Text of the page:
The data presently available suggest that OLE could provide a protective and therapeutic effect against a number of pathologies, including AD as well as obesity, type 2 diabetes, non-alcoholic hepatitis, and other natural or experimentally-induced pathological conditions.
In particular, the recent data on the cellular and molecular correlates of OLE neuroprotection suggest it could also play a therapeutic role against AD.
Oxidative Stress - This study aimed to evaluate the significance of supplementation of oleuropein in reducing oxidative stress and hyperglycemia in alloxan-induced diabetic rabbits.
After induction of diabetes, a significant rise in plasma and erythrocyte malondialdehyde (MDA) and blood glucose as well as alteration in enzymatic and non-enzymatic antioxidants was observed in all diabetic animals.
These results demonstrate that oleuropein may be of advantage in inhibiting hyperglycemia and oxidative stress induced by diabetes and suggest that administration of oleuropein may be helpful in the prevention of diabetic complications associated with oxidative stress.
Antioxidant - The main reaction products obtainable by the hydrolysis of commercially available oleuropein by hyperthermophilic β-glycosidase were purified and structurally characterized by UV and 1H and 13C NMR analyses.
Their antioxidant activity, in particular their capacity to inhibit the fatty acid peroxidation rate, was studied. This molecule, under the reaction conditions (pH 7.0, 60 °C) required for β-glycosidase activity, rapidly gives rise to phenylethanol.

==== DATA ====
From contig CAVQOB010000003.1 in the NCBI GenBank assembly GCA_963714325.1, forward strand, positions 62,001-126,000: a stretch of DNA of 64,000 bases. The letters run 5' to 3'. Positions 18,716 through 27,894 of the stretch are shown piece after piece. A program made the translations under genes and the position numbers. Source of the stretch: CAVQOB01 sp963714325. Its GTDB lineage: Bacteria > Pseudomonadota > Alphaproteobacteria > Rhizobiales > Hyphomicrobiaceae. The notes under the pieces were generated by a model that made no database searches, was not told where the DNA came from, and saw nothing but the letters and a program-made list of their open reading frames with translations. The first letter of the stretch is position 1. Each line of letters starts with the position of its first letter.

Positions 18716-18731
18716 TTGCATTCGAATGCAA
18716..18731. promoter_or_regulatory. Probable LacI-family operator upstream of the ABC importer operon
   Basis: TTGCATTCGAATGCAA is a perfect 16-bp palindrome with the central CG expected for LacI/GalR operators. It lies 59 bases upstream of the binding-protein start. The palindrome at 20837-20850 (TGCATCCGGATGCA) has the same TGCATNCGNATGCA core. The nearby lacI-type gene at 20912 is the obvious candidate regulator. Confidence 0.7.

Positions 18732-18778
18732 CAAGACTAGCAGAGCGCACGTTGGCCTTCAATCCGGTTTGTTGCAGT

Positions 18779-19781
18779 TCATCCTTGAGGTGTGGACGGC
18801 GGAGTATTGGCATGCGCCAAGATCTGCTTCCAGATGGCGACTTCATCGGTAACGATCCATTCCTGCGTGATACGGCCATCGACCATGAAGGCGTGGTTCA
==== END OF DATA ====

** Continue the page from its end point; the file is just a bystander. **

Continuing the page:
Antimicrobial - Oleuropein, the bitter glucoside in green olives, and products of its hydrolysis were tested for antibacterial action against certain species of lactic acid bacteria involved in the brine fermentation of olives.
Oleuropein was not inhibitory, but two of its hydrolysis products, the aglycone and elenolic acid, inhibited growth of the four species of lactic acid bacteria tested.
Results of a brining experiment indicated that oleuropein is degraded to antibacterial compounds when unheated olives are brined.
mTOR Inhibition - The link between AMPK activation and mTOR inhibition was shown in the OLE-fed animal model in which we found that decreased phospho-mTOR immunoreactivity and phosphorylated mTOR substrate p70 S6K levels match enhanced phospho-AMPK levels, supporting the idea that autophagy activation by OLE proceeds through mTOR inhibition.
Antiviral - Based on laboratory tests, which were done by Dr H. Renis in 1960’s, Olive Leaf Extract has the ability to eliminate viruses like Herpes Zoster, HSV-1 and HSV-2. This ability to kill different viruses is attributed to Oleuropein.